As for Dragic, he actually could have forced the Heat’s hand for far more. So an argument could be made that the Heat already have realized value on his contract. Just wait until you see what equivalent players get under the new cap. What Dragic has to be is a point guard who meshes with this team, just as Bosh has to do at his position. In fact, what really has to happen is Bosh-Dragic has to become special in the pick-and-roll. That could make the financial math with their deals even more palatable..


No. 4: Moses the NBA’s most underappreciated great player — Any statistical research of the work Moses Malone did during his Hall of Fame Career reveals an absolute force of nature on both ends of the floor. But when the conversation turns to the greatest players the league has seen, Malone has been arguably the most underappreciated great player the league has seen in the modern era. Sure, it’s hard to make a case for that when you’re talking about a three-time MVP and Hall of Famer. But after some reflection, that’s the conclusion of J.A. Adande of

By the simple facts, Malone clearly was one of the best players to play, and it’s almost as if it took the examination of his career brought on by his death to remind us of that, in addition to some of his pioneering roles.

The numbers lead to the reminder that Malone came to the pros straight out of high school; he was 19 years old when he joined the Utah Stars of the ABA. Malone was a pioneer, something that’s easily lost to later generations that think of Kevin Garnett as the first preps-to-pros star.

Another way Malone was ahead of his time: wearing Nike shoes. The reason there weren’t more Hall of Fame players in the original Air Force 1 poster is that in 1982, all of the biggest names — Magic Johnson, Larry Bird, Dr. J — wore Converse. Even Michael Jordan was wearing Converse back then while playing at North Carolina. Jordan signed with the swoosh upon entering the NBA in 1984 and forever changed the shoe game. But Moses was there first.

The more you read about Moses Malone, the more impossible it is to avoid the conclusion that Malone is most underappreciated great player of the modern NBA.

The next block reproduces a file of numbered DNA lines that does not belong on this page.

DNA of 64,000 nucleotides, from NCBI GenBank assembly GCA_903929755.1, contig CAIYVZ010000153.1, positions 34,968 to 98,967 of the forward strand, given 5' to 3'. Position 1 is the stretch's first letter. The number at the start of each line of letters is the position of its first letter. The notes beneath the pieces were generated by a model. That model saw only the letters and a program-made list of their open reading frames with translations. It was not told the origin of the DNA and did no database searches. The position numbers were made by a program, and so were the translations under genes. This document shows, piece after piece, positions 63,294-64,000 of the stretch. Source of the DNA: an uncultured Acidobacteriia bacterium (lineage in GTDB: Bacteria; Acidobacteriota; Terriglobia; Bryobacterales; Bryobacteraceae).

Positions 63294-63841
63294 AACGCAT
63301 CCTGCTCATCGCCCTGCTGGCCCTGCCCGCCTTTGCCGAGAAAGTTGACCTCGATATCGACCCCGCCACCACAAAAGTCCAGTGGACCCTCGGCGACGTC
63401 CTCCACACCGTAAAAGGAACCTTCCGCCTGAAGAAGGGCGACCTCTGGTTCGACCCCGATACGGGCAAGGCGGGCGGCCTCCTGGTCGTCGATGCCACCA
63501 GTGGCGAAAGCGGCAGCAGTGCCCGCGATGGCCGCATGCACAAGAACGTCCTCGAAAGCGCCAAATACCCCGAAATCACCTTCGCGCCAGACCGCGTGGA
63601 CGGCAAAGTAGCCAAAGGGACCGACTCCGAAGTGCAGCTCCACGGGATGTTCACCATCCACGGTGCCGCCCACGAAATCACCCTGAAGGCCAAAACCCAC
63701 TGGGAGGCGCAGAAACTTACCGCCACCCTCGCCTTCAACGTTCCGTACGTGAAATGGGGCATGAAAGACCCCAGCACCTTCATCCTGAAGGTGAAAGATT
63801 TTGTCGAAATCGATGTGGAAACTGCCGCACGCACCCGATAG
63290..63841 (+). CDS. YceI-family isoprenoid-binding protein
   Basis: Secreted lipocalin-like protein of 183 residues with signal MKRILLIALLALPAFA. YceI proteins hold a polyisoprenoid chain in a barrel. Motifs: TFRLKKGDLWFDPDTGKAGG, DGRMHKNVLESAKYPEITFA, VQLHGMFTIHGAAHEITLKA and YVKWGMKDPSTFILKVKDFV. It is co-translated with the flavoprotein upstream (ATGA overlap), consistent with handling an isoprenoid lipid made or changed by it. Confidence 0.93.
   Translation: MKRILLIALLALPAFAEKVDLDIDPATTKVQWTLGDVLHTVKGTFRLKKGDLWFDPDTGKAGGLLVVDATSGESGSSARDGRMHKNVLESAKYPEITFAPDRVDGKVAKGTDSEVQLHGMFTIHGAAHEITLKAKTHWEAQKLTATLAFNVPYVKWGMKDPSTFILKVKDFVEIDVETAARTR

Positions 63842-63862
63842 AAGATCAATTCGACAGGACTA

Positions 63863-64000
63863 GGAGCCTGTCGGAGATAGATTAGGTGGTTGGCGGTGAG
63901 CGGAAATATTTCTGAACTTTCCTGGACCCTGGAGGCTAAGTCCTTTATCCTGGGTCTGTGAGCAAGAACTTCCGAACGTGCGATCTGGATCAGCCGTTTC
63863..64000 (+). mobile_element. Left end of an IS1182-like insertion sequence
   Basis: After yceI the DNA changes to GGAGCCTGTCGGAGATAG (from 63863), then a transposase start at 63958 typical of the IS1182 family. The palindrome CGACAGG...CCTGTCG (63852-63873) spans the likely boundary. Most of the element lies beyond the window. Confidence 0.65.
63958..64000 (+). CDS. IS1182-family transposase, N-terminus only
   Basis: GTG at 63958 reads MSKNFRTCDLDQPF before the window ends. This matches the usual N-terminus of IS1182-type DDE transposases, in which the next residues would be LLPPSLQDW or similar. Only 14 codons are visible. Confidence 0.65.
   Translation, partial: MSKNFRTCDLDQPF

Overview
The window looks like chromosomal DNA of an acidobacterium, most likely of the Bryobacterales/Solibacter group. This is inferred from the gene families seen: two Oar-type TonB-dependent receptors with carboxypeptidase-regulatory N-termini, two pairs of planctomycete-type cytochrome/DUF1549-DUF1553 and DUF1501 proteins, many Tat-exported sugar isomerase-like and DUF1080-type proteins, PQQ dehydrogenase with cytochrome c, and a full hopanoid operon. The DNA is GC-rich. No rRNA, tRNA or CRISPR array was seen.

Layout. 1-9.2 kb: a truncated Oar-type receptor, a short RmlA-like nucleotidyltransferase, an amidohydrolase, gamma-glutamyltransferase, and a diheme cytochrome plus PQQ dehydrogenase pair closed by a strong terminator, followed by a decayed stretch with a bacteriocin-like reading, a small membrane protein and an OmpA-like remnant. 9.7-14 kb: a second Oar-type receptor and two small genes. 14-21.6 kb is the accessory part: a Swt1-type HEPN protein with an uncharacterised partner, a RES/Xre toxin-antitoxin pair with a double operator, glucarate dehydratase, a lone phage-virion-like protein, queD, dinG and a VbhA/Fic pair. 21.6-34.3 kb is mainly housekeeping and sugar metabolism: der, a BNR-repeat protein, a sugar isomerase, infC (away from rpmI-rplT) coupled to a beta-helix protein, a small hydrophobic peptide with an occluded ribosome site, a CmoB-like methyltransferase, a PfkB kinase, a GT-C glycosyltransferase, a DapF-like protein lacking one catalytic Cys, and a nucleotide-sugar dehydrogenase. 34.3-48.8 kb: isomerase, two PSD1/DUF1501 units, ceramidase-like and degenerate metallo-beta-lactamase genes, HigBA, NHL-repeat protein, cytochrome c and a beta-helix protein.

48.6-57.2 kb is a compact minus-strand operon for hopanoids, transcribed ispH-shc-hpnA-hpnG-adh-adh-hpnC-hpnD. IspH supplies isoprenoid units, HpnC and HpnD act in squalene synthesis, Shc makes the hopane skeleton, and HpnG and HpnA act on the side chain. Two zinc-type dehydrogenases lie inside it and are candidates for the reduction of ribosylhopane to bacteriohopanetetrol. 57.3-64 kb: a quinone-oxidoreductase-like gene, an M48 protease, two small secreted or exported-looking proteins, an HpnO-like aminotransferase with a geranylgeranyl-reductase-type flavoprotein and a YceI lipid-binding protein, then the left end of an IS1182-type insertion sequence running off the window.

We think of the early 1980s as the dawn of the Magic-Bird era, but Moses was the guy winning back-to-back Most Valuable Player awards in 1982 and 1983, before either of them got their hands on the Maurice Podoloff Trophy. Malone was so dominant back then that when he signed with the Philadelphia 76ers on Sept. 2, 1982, I still remember how the news broke on the radio: “The 76ers won the NBA championship today.”

The radio guy was right, of course. Malone arrived in Philadelphia, and in his first season he took the chronically great-but-not-great-enough 76ers from 58 wins to 65 wins and a dominant march through the playoffs, capped by Malone’s 26 points and 18 rebounds per game in the Finals.

“He took us over the hump,” said Cheeks, the point guard on those early-’80s Sixers teams. “He was that physical presence that we didn’t have offensively in the paint. That’s how he took us over the hump.”

He also did it by seamlessly integrating into a team that had an established star in Julius Erving, a rising star in Toney and an All-Star in Cheeks.

“He just kind of blended in,” Cheeks said. “It wasn’t even a problem. He said it was Doc’s team.”


SOME RANDOM HEADLINES: Russell Westbrook‘s holiday fashion preview is ready for the runway … Warriors big man Festus Ezeli made sure that a championship trophy made an appearance at Vanderbilt this yearAmar’e Stoudemire is done giving his wife style tips … Yes, Steve Nash agrees that the Canadian National Team’s loss in the FIBA Americas tournament was absolutely devastating … ICYMI yesterday, the Los Angeles Lakers expect Kobe Bryant to be ready for training camp … Patty Mills is ready for a new and more significant role with the Spurs this seasonAndrea Bargnani suffered a “muscle injury” in Italy’s EuroBasket win

VIDEO: A look back at the Hall of Fame career of three-time MVP Moses Malone


  1. robb says:

    just give good players to dragic, a good system (lol phoenix), and you won.
    85M not too much in my opiinion, a lot of fake hype boys got more and nobody said S.

  2. michael says:

    Why in the (world) would you want a metta world peace that couldn’t even get on the court with the historically bad NY knicks (sorry stephen a.) last year? This guy is a ticking time bomb and I wouldn’t want him anywhere near Julius Randle if I’m Byron scott and the Lakers…this would be an extremely desperate and futile move by the Lakers…how the mighty have fallen!!!!!!!!

    • Harriethehawk says:

      I concur. Metta World Peace is crazy and there is a basketball reason why he has been playing overseas. All those basketball reasons still remain.

  3. michael says:

    Thats a lot of money for goran dragic considering he hasn’t even come close to making an all star team, but with all the revenue coming in from the new tv contract it could turn out to be a bargain deal for the Heat

    • Simlo says:

      He actually was borderline with his stats but was always behind the deep roster of guards out West. No way he was getting voted in over Curry, Westbrook, the list goes on…

  4. michael says:

    moses malone was a straight up beast and definitely the most underrated big man of all time. When the so called experts bring up a list of the greatest centers to ever play his name is hardly mentioned. Give the man the props he deserves and may he rest in peace!!!